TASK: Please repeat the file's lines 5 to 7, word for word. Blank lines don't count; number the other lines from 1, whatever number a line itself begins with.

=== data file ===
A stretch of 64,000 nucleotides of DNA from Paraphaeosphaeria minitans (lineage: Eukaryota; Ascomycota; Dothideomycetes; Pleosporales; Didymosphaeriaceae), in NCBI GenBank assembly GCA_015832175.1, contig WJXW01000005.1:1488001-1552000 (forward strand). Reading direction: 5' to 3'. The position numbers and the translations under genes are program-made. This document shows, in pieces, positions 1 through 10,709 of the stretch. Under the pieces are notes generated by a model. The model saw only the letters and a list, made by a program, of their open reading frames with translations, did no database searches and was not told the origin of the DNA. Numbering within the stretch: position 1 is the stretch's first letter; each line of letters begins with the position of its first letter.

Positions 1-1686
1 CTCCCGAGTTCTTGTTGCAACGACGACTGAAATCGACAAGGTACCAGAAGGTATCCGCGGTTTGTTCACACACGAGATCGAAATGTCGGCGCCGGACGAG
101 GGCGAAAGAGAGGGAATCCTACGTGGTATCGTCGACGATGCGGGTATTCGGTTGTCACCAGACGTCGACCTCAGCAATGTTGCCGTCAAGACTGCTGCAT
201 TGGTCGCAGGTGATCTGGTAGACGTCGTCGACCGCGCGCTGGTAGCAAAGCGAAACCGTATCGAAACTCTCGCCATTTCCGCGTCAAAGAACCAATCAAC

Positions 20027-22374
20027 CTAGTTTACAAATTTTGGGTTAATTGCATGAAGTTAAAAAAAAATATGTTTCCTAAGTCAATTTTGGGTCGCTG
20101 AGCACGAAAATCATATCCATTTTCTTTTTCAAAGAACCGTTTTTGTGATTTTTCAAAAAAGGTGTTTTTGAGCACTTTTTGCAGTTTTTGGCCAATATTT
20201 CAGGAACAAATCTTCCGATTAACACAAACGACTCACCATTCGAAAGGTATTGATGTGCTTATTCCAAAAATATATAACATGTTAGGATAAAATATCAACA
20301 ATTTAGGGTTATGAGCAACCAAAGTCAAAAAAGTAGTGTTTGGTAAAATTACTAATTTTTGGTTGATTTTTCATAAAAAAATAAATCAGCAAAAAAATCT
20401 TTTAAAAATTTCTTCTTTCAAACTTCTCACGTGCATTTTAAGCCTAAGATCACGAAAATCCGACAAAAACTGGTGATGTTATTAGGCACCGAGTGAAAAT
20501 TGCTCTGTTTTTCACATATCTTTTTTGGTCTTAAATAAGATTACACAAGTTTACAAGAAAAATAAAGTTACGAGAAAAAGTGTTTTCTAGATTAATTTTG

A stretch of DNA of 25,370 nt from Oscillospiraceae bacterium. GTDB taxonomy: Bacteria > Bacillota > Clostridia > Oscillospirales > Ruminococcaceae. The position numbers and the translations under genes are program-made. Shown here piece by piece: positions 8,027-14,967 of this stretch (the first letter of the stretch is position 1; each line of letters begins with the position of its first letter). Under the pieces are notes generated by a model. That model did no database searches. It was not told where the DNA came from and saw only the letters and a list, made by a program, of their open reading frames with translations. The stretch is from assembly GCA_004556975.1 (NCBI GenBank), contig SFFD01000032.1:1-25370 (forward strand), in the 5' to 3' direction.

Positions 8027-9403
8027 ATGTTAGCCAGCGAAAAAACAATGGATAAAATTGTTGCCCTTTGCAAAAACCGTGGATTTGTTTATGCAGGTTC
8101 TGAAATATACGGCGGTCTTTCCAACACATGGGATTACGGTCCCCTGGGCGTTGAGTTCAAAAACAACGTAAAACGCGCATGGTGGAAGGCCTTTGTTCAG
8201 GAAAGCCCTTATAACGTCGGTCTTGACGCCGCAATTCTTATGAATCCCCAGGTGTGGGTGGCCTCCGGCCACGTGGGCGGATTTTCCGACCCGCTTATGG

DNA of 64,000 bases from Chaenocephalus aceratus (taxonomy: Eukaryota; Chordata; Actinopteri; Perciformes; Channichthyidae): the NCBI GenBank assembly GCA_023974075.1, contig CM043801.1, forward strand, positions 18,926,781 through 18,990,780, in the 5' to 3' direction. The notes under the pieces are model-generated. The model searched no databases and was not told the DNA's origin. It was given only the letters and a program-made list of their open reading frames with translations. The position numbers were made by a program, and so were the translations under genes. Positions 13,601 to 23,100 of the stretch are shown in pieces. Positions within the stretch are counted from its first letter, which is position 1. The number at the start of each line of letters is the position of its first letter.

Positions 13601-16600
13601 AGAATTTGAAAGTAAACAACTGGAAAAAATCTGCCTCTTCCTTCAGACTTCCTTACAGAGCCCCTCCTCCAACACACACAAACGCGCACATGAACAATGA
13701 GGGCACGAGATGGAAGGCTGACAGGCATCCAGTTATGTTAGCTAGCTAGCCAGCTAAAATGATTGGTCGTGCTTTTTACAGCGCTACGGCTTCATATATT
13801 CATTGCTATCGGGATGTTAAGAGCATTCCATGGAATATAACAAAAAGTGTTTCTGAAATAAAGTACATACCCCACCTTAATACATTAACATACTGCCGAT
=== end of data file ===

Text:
201 TGGTCGCAGGTGATCTGGTAGACGTCGTCGACCGCGCGCTGGTAGCAAAGCGAAACCGTATCGAAACTCTCGCCATTTCCGCGTCAAAGAACCAATCAAC

Positions 20027-22374
20027 CTAGTTTACAAATTTTGGGTTAATTGCATGAAGTTAAAAAAAAATATGTTTCCTAAGTCAATTTTGGGTCGCTG